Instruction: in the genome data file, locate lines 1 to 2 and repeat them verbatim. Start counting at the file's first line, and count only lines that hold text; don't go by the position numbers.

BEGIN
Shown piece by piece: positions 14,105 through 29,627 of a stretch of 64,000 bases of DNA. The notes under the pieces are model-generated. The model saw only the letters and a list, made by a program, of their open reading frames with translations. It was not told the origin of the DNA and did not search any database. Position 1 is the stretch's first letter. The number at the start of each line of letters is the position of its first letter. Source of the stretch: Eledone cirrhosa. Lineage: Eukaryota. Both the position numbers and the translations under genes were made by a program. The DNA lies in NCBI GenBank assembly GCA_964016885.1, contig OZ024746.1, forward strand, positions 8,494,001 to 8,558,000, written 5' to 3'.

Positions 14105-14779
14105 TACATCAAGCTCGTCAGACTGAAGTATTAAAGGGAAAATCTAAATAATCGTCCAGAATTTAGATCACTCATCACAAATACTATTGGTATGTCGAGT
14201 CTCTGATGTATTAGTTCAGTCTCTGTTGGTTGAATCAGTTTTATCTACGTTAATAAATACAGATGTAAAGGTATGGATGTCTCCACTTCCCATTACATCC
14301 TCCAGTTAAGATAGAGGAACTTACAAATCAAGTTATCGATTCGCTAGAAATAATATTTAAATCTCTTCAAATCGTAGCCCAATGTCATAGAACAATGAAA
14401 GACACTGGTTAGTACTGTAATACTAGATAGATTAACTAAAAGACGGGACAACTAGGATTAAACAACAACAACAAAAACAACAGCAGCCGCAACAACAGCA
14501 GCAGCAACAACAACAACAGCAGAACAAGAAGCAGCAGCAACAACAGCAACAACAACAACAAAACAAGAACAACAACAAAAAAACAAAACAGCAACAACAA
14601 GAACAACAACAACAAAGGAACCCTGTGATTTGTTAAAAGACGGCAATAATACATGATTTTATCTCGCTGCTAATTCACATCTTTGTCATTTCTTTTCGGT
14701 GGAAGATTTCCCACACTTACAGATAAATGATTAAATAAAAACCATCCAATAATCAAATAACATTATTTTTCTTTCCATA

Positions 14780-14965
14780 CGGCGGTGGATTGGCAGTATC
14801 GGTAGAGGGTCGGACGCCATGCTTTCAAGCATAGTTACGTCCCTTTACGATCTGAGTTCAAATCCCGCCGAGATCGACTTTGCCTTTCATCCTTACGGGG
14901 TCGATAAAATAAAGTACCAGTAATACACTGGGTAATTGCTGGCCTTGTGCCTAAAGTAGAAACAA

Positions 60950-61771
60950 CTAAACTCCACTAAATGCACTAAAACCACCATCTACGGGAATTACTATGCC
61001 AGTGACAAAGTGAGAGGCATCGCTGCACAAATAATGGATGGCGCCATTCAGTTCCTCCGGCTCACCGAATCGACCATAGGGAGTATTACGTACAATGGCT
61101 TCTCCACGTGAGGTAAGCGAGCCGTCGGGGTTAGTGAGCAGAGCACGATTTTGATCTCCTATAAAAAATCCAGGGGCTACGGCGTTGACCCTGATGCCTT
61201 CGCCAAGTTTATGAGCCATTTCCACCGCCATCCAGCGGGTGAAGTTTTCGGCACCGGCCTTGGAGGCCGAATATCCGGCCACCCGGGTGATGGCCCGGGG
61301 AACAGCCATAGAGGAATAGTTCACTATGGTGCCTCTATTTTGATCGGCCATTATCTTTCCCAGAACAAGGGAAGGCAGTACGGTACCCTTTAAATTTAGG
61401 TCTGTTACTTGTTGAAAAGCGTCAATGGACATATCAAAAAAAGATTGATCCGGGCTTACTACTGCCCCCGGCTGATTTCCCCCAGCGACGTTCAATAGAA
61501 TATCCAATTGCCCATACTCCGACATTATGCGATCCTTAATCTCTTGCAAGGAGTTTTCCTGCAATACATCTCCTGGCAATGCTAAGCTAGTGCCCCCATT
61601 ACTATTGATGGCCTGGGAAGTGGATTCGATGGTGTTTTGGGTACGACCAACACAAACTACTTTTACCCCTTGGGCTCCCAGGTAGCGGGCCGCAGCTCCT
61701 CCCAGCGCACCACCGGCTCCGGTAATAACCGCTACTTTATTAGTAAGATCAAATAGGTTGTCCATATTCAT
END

Shown piece by piece: positions 14,105 through 29,627 of a stretch of 64,000 bases of DNA. The notes under the pieces are model-generated. The model saw only the letters and a list, made by a program, of their open reading frames with translations. It was not told the origin of the DNA and did not search any database. Position 1 is the stretch's first letter. The number at the start of each line of letters is the position of its first letter. Source of the stretch: Eledone cirrhosa. Lineage: Eukaryota. Both the position numbers and the translations under genes were made by a program. The DNA lies in NCBI GenBank assembly GCA_964016885.1, contig OZ024746.1, forward strand, positions 8,494,001 to 8,558,000, written 5' to 3'.

Positions 14105-14779